Hello my darling readers! I hope you have been well. I’m happy to report that I seem to be recovering somewhat quickly from this dreadful cold/cough I came down with last week. Needless to say my weekend was filled with a lot of sniffling, coughing, and actively wishing for death (not in a suicidal way, just so we are clear) while I tried, and failed, to muster the motivation to do all the homework/reading I have for grad school. Unfortunately this setback in motivation has put me further behind than I already was, so I’m currently in an uphill battle to get my shit together before the consequences become too dire. But I’m sure you didn’t come here to listen to me expound on the ways I need to improve my scholarly efforts. No, I’m certain you came here to read about the transgender side of things, which is, honestly, much more interesting; that I will admit without reservation.
So, what’s been happening? Well, honestly, a lot actually. I’m not sure I can put everything that’s transpired over the last few weeks into this entry without it becoming novel-length, and while I would love to do that and I’m relatively certain you would find it entertaining there just aren’t the hours at hand for such an in-depth retrospection of the past few weeks. As such, I am forced to cherry-pick the highlights and wrap them together in an overall theme that (hopefully) keeps your interest.
I think the primary theme of today’s entry is going to be the name change burden that comes with transitioning genders. It goes without saying that many transgender individuals that transition genders in public life are tasked with the ever burdensome effort to change their name. At first glance, this seems relatively simple, but it’s more complicated than you might think.
So, my situation is perhaps not all that unique in that I’ve been living full time as my true self, Emma, for about 3 months now, but I am still legally my old self, Robert. There are a lot of reasons for this. The first reason is that in order to change my name/gender I have to:
1. Go to a courthouse across town, during regular M-F business hours (AKA the time I’m always at work) to request a hearing with a judge.
2. I have to provide the correct paperwork, which is different than a simple name change like my wife had to do when we got married, so I have to get the correct paperwork from the actual court clerk. Then I have to pay $300, which I rarely have just sitting around thanks to student loans.
3. Get a court date, and show up to that court date with 2 or 3 witnesses.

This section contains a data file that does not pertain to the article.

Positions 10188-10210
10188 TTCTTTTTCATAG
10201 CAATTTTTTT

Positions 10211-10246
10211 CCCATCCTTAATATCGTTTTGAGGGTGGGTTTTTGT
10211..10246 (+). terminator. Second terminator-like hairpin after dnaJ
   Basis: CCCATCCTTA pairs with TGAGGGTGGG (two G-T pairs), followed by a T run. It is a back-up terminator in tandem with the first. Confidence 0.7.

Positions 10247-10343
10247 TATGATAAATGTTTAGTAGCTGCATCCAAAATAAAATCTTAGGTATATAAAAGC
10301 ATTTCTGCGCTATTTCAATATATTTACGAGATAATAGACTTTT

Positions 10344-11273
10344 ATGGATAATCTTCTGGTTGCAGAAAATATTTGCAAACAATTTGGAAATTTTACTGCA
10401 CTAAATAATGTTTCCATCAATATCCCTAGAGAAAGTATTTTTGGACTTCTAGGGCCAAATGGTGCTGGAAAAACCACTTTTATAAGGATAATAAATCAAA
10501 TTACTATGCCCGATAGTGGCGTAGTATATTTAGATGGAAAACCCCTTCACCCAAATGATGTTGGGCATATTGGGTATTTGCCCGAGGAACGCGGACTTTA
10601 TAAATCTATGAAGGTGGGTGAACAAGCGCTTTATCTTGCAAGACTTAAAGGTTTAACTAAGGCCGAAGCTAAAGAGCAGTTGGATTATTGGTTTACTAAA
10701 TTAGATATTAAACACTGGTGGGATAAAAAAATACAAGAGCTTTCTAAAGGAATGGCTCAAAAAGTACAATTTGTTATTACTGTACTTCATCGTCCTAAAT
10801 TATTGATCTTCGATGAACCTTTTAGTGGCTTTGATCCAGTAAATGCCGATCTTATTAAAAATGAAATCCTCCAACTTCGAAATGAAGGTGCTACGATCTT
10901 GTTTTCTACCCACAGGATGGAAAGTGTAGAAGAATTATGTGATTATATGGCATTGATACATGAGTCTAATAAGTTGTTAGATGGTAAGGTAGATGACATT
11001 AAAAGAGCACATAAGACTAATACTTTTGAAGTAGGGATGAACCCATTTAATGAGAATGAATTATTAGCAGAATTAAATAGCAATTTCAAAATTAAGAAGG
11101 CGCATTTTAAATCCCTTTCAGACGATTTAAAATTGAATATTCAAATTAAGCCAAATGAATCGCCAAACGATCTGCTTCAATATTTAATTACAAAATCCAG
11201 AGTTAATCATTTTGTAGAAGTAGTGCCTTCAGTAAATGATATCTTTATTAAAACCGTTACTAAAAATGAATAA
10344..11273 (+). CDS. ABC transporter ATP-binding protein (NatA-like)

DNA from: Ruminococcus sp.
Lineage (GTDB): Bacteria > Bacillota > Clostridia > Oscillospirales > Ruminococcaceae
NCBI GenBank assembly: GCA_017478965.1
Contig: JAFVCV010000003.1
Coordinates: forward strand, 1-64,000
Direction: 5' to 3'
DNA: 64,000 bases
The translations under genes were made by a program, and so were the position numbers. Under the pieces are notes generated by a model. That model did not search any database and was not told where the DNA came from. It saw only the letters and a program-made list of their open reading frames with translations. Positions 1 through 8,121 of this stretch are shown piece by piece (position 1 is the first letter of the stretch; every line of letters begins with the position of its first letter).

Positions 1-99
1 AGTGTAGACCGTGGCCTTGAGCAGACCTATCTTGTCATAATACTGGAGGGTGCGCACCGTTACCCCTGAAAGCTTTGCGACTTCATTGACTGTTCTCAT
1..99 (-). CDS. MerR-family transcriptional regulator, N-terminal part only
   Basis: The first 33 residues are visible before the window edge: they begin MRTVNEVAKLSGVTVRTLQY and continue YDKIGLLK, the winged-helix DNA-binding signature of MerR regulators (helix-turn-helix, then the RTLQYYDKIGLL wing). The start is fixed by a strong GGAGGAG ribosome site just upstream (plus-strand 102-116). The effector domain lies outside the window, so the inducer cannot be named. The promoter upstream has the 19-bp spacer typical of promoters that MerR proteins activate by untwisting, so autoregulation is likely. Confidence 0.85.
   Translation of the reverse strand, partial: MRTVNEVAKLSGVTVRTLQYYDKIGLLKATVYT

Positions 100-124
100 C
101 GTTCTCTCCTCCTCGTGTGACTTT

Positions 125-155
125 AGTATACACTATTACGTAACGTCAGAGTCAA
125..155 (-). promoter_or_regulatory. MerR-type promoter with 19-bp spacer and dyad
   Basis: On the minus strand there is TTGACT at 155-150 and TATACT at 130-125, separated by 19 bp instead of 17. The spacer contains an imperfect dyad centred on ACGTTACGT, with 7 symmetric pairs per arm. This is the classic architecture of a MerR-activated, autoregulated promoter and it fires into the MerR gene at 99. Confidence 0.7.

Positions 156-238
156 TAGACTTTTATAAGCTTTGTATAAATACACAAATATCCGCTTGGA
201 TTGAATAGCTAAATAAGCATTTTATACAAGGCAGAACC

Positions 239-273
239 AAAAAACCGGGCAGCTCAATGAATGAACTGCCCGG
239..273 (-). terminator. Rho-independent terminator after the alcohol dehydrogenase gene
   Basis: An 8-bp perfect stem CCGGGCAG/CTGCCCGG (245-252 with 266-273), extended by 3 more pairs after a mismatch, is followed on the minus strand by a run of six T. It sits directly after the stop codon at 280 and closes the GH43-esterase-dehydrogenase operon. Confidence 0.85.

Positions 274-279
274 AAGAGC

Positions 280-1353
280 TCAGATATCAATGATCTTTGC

4. Convince the judge I’m not trying to hide my identity for criminal purposes.
5. Get the court order.
6. Go to the DMV, and give them the court order.
7. Have them make the changes, and then ultimately get a new license.
And all of that is just for my driver’s license. That doesn’t include my social security number or my birth certificate (which is already weird because I was a U.S. Citizen born abroad in Panama, so god only knows what hoops I’ll have to jump through for that).
But the madness doesn’t stop there, as I’m quickly coming to find. Not only are all of my bills, credit cards, loans, car titles, paychecks, college transcripts, taxes, credit reports, and ID’s in the name of Robert, but nearly every secondary stage of paper-identification of who I am is/was in the name of Robert. What I mean by secondary stage ID’s are things like (to list a few), Facebook accounts, Amazon accounts, Gmail accounts, Yahoo accounts (for junk mail purposes of course), the books I published, the copyrights registered to those books, the diplomas/degrees/certificates I earned, my phone, and every new account that’s been created for my graduate education.
That last one has been the newest battle in my struggle for worldly recognition as Emma. Because my legal name is Robert and all of my transcripts were in that name, (not to mention the financial aid portions) I pretty much HAD to apply to grad school as Robert. Thankfully all of my professors and the program director for my master’s degree have all been super affirming and amazing about calling me Emma/referring to me as her/she, but they are not the same people who dictate how the university sees me.
The university sees me as Robert, because that’s who they accepted. Robert was the one who complete the B.A. that allowed him to apply for grad school. Robert is the student getting financial aid. Robert is the one registered for classes. Robert is the one who gets credit for passing courses. Robert is the one signed up for blackboard, is the one assigned a university email, and is the one associated with student number 123456.
So what does that mean in practice? How does that affect my day-to-day life as a student? The first way that it affects me is that every class I take from now until I can legally change my name with the government/university means I’m registered as Robert. If I haven’t had the professor teaching the course before, then that means I have no choice but to come out to them on the first day of class. “Hi, nice to meet you. By the way, I’m trans* and the person you have registered as Robert is actually me, and really I’m Emma, so I hope you aren’t transphobic, thanks!”